On June 3, 2015 the Schizophrenia Society of Ontario (SSO) had the privilege of hosting a lecture and discussion event titled “Crisis in Canada: Does the Mental Health System Violate Human Rights” in Toronto. Family members, people with lived experience and service providers came to the Aboozo Gallery in downtown Toronto to hear a panel of experts discuss mental health and human rights from client, family, policy, legal and service perspectives. The international panel of experts featured Dr. Soumitra Pathare, psychiatrist from the Centre for Mental Health Law & Policy at the Indian Law Society who travelled from Pune, India to give the keynote address. Other speakers included Dr. Kwame McKenzie from the Wellesley Institute, Dr. Howard Chodos from the Mental Health Commission of Canada, Tucker Gordon from the Empowerment Council, Dianne Wintermute from ARCH Disability Law Centre and Milesh Hamlai from the Altruist Organization in India.
Dr. Pathare discussed the disadvantages people living with mental illness in India have to face when it comes to basic human rights. Much like what is seen in Canada, barriers for people with mental health problems in India are present everywhere from education and housing to employment and finances.
“The unemployment rate of people with serious mental illness in India is as high as 95 per cent,” Dr. Pathare said to the audience. “There is systematic stigma against people with mental illness across the world and anti-stigma campaigns are not effective if laws and policies reinforce and perpetuate stigma.”
Dr. Pathare used the example of Hindu marriage laws where mental disorders are grounds for divorce and 90 per cent of those who claim this as a cause for divorce are men, though men are more likely to experience mental illness. Banks can also legally refuse to open accounts for people with intellectual and mental disabilities.
Milesh Hamlai, another speaker visiting Toronto from India, brought with him the perspective of a family member of someone living with mental illness. He talked about caring for his brother who lives with schizophrenia for over twenty years. Part of Indian culture is taking care of family members and they are deeply affected when a loved one is diagnosed with a mental illness. He spoke about the Altruist Organization which he started in 2007 which began as an agency to reunite wandering mentally ill people with their families and re-integrate mentally ill people back into society. Since then it has expended to include other mental health services as well.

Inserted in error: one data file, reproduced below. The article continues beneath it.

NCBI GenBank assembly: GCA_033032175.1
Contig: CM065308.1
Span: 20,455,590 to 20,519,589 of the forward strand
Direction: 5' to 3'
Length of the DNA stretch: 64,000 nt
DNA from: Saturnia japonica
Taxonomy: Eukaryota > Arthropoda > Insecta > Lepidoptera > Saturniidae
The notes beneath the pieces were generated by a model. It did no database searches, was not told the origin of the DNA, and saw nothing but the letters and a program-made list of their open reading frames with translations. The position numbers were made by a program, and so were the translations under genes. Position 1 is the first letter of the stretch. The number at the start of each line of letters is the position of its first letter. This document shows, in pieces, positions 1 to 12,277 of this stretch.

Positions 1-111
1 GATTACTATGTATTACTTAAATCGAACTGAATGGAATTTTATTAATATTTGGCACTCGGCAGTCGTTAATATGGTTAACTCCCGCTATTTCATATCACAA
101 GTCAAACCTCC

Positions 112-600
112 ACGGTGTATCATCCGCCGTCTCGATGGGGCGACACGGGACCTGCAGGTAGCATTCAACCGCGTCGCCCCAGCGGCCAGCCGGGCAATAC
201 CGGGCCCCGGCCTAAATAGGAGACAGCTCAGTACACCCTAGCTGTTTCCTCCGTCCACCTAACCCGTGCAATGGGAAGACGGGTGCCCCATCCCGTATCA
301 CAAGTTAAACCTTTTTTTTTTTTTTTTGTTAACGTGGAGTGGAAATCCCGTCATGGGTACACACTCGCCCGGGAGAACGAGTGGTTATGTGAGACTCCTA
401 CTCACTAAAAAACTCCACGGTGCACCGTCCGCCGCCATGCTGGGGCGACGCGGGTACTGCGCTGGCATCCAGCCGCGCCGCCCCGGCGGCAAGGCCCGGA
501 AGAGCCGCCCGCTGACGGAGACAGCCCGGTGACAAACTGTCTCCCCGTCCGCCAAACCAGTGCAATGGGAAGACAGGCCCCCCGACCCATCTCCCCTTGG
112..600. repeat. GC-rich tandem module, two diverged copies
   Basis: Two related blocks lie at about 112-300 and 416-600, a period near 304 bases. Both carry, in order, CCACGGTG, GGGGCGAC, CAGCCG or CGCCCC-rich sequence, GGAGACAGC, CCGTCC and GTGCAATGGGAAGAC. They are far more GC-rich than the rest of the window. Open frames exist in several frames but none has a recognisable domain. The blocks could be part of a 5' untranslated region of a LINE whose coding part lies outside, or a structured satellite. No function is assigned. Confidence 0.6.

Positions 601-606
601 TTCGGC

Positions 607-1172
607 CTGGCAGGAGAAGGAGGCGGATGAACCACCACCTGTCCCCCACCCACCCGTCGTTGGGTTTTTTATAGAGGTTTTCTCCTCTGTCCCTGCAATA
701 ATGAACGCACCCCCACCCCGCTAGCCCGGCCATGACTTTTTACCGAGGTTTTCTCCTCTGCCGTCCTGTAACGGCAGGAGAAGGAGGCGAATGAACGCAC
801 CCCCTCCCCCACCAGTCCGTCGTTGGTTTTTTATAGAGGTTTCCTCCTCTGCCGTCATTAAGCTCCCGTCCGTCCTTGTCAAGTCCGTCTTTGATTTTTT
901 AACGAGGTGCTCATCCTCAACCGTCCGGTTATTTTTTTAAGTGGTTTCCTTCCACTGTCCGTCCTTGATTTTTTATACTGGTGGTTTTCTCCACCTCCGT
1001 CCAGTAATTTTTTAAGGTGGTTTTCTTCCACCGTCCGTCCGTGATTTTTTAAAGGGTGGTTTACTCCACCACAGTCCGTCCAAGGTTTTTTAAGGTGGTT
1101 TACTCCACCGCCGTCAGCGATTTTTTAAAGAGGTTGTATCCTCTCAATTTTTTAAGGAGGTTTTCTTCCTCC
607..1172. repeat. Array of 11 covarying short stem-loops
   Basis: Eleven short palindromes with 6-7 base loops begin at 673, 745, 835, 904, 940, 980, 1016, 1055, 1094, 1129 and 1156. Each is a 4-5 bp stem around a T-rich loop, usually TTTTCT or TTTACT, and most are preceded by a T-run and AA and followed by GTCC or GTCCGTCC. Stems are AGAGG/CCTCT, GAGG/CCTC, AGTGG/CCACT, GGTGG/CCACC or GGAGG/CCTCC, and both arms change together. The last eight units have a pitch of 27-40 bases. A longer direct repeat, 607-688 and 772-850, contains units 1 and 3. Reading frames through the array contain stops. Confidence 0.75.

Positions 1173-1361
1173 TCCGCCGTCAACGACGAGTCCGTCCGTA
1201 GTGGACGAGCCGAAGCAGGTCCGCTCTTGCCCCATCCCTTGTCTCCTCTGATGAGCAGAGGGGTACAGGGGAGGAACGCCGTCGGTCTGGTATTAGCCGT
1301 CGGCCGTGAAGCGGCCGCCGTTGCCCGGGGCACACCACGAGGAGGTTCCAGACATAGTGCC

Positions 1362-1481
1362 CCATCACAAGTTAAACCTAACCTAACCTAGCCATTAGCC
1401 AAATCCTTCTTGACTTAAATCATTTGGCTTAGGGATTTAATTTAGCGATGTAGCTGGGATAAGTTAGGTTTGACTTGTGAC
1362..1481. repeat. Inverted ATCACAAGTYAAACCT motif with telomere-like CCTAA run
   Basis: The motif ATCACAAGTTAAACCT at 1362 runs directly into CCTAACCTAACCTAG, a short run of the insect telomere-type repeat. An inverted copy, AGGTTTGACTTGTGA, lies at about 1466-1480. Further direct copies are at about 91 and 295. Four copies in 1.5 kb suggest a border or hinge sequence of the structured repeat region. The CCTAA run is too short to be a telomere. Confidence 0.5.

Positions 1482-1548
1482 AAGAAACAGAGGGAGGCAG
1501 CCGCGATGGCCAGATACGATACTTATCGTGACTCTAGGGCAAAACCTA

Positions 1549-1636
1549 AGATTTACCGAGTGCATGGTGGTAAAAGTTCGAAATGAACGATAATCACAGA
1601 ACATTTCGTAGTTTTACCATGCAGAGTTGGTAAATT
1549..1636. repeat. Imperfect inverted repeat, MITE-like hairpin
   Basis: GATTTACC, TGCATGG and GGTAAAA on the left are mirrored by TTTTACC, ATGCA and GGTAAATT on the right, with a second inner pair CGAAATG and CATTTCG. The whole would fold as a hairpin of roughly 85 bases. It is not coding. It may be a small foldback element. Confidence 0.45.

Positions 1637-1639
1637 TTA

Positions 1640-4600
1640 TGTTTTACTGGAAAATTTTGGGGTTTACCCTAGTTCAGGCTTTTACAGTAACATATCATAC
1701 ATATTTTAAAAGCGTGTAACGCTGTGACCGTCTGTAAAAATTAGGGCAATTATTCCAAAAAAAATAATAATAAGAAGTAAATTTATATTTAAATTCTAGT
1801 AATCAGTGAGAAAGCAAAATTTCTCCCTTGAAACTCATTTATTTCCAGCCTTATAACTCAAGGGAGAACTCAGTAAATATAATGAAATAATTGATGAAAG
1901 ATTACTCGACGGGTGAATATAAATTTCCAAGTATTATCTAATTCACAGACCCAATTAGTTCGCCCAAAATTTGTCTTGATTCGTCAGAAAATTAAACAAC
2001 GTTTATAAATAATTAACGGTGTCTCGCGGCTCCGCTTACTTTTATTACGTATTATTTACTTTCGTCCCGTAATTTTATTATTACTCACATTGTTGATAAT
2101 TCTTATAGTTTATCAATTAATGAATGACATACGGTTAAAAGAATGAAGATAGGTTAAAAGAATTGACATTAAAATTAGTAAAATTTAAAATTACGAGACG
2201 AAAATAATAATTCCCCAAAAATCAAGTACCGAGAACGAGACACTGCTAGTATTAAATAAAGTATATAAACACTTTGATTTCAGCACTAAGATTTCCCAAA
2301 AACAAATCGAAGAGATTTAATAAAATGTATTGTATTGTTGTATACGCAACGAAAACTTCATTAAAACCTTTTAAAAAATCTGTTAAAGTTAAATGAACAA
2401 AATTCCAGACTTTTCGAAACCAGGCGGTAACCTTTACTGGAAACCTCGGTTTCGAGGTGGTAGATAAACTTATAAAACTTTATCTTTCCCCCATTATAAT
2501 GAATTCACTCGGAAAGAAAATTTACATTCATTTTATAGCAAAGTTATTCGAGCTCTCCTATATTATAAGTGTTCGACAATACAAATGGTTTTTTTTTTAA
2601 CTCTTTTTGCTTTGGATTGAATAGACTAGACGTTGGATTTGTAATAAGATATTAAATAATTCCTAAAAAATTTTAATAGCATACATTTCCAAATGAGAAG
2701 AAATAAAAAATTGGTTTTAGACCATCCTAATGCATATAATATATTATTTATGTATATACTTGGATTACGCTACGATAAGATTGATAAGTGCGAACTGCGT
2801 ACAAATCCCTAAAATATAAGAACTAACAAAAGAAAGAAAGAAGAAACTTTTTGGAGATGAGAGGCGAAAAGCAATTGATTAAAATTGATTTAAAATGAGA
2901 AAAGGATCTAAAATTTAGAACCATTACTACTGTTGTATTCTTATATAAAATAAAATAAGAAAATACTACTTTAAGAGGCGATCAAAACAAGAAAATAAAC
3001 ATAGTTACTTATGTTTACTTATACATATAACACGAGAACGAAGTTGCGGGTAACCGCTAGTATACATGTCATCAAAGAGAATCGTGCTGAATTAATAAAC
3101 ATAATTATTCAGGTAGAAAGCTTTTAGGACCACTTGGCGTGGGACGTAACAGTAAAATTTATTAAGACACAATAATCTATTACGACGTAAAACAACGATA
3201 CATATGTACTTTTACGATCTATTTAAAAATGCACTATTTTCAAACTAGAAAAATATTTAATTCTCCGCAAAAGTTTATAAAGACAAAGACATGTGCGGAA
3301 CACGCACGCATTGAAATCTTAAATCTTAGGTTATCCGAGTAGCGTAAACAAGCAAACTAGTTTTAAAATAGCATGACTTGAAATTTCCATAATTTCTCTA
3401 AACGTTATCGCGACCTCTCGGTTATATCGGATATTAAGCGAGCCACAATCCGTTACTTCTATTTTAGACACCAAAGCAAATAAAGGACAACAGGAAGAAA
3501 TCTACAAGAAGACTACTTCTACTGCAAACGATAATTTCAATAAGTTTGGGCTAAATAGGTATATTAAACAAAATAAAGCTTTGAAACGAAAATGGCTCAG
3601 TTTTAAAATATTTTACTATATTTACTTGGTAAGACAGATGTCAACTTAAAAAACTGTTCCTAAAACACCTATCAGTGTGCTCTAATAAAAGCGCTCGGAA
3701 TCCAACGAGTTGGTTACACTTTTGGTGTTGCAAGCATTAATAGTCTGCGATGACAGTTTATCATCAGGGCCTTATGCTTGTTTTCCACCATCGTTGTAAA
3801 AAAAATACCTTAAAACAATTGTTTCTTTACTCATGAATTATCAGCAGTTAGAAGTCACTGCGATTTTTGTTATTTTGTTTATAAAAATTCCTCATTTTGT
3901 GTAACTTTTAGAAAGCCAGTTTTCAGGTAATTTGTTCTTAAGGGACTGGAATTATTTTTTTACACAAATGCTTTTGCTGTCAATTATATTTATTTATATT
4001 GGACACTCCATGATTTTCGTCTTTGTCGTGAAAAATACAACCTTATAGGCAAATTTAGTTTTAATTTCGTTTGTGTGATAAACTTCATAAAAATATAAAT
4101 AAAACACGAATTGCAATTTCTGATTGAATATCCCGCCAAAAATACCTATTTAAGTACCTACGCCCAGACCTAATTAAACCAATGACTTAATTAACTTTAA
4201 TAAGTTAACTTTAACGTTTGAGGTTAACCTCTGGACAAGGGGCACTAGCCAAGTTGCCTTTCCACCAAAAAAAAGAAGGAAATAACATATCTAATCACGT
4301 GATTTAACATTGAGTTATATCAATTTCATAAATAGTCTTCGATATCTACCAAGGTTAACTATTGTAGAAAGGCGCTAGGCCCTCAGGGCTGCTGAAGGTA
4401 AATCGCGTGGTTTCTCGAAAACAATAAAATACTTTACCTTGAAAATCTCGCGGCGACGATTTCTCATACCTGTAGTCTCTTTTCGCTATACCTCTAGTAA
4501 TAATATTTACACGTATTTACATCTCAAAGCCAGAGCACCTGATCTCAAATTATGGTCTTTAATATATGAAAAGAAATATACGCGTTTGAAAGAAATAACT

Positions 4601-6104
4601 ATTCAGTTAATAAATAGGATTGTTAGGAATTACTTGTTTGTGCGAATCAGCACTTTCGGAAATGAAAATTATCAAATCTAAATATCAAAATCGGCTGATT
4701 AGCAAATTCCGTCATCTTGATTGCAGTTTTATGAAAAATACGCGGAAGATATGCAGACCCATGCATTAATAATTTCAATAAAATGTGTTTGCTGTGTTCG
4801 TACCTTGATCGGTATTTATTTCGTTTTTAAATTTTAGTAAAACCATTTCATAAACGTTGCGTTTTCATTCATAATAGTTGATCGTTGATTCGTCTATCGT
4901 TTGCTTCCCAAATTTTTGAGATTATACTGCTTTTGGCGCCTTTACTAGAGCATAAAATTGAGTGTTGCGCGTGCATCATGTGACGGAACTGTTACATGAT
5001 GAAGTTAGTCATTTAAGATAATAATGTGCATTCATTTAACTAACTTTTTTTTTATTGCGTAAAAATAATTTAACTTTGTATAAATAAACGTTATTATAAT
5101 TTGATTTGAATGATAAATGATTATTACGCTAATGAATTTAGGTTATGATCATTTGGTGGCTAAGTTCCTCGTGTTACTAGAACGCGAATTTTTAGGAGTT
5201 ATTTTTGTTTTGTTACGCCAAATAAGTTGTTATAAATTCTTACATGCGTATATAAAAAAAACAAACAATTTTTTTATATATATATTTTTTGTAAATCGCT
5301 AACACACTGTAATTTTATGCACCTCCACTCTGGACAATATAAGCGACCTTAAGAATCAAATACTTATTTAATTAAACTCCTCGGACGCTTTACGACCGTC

Diane Wintermute discussed legislative implications, making the argument that the practice of appointing someone to act on behalf of a person living with mental illness violates the human rights code. “People with mental illness are seen as not being capable of making decisions about their treatment. This undermines independence, autonomy and personhood,” she said.
Dr. Howard Chodos spoke about mental health legislation in Canada, saying that there isn’t a one size fits all approach to fixing mental health laws, while Tucker Gordon discussed the systems that people with mental illness have to navigate, like housing and employment, are not created to accommodate them. “Most of us are oblivious of the ways we hurt, discriminate or trigger other people until it comes to our attention, especially when there is a power difference,” he said.
In the final presentation of the evening, Dr. McKenzie spoke about Ontario’s laws and policies in relation to mental health. “Canadians have the right to health but that right is often seen as a privilege,” said Dr. McKenzie. “Around the world people look to Canada as a defender of human rights, however people with mental illness are still vulnerable.”
Audience members expressed their frustration with the Canadian system during the lively question and answer portion. Mary Alberti, CEO of SSO, closed the event with a passionate plea for all those working in mental health – people with mental illness and their families, health professionals and government – to come together so that more to be done to improve the quality of care of people living with mental illness.